This towering snow-capped peak of smooth black rock is located in the Himalayan Mountains of western Tibet. Mt Kailash is a sacred destination for multiple religions, including Hindus, Buddhists, Jains and Bon followers. Despite varying beliefs, each sect believes this sky-high peak to be among the holiest sites.
Rising up some 22,000 feet above sea level, the surrounding terrain is beautiful, but unforgiving. Two freshwater lakes, including Lake Manasarowar, the highest body of freshwater in the world, as well as several streams and breathtaking scenery make a voyage to Mt Kailash a truly epic adventure. A 32-mile path winds its way up the moutain and typically calls for three days to complete, but travelers say only foreigners make the trip to the top, since religious pilgrims believe walking around the mountain’s base 108 times will remove all sins.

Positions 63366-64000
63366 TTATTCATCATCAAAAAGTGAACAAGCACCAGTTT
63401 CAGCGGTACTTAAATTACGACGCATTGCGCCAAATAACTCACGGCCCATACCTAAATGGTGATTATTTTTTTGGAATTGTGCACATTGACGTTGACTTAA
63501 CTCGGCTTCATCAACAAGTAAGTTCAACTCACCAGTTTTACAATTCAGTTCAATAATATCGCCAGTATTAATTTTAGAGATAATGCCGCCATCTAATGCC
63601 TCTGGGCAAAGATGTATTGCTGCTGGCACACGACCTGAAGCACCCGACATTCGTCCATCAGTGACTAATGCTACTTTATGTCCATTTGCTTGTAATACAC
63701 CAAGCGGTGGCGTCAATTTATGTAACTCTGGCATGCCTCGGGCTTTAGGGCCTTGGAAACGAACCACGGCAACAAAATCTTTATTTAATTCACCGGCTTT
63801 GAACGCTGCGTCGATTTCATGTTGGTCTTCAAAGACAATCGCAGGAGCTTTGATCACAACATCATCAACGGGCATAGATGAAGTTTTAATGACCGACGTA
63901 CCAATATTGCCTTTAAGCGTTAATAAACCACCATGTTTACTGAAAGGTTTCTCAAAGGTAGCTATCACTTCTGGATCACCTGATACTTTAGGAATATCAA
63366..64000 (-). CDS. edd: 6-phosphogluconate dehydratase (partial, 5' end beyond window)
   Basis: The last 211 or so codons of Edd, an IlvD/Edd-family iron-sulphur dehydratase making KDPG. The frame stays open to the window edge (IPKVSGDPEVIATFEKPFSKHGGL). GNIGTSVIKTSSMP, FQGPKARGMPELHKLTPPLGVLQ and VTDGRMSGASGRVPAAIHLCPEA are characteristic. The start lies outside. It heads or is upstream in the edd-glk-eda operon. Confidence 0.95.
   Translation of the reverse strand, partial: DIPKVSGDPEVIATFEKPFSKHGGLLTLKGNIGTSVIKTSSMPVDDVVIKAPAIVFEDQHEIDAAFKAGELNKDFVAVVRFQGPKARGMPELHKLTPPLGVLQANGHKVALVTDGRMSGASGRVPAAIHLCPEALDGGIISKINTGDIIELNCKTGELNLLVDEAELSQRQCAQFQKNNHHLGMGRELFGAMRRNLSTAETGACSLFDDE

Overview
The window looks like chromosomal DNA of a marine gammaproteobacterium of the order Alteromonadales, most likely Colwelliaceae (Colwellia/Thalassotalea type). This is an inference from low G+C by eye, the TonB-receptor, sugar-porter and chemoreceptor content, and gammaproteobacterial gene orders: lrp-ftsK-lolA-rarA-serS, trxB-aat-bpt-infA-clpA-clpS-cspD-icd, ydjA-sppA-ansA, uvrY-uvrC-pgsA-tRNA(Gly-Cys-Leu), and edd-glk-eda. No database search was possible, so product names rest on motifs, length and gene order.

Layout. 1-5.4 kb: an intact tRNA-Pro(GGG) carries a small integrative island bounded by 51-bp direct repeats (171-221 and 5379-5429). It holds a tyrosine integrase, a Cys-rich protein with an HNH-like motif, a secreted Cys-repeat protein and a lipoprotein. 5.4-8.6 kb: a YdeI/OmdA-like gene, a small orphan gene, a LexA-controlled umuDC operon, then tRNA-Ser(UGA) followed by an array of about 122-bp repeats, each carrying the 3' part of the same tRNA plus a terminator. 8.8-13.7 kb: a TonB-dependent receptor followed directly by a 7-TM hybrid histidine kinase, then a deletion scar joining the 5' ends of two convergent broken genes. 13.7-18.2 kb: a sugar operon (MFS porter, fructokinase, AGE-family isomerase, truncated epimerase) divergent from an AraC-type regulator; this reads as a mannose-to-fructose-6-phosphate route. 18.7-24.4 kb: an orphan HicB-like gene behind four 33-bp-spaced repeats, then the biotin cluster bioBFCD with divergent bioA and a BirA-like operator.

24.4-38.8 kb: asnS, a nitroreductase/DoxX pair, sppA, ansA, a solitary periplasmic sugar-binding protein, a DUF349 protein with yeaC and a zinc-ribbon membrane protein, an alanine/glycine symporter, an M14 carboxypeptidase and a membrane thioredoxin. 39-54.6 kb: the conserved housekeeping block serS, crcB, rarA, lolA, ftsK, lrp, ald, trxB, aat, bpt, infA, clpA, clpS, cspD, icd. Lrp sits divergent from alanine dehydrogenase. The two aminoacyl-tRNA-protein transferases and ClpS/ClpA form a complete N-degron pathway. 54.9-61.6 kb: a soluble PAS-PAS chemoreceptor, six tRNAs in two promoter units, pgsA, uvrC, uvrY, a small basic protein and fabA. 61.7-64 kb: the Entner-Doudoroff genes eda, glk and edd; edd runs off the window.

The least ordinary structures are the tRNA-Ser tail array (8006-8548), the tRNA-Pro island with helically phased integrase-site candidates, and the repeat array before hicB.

Since Mt Kailash sees such little foot traffic, amenities are few and far between. Travelers should plan to carry water and supplies and prepare for a harrowing, but memorable, journey. Guides are recommended, and porters can be hired in the nearby city of Darchen.
Travelers and pilgrims typically start their journey to Mt Kailash from the city of Darchen. Yaks and porters can be hired for about Y100 per day, and permits are required.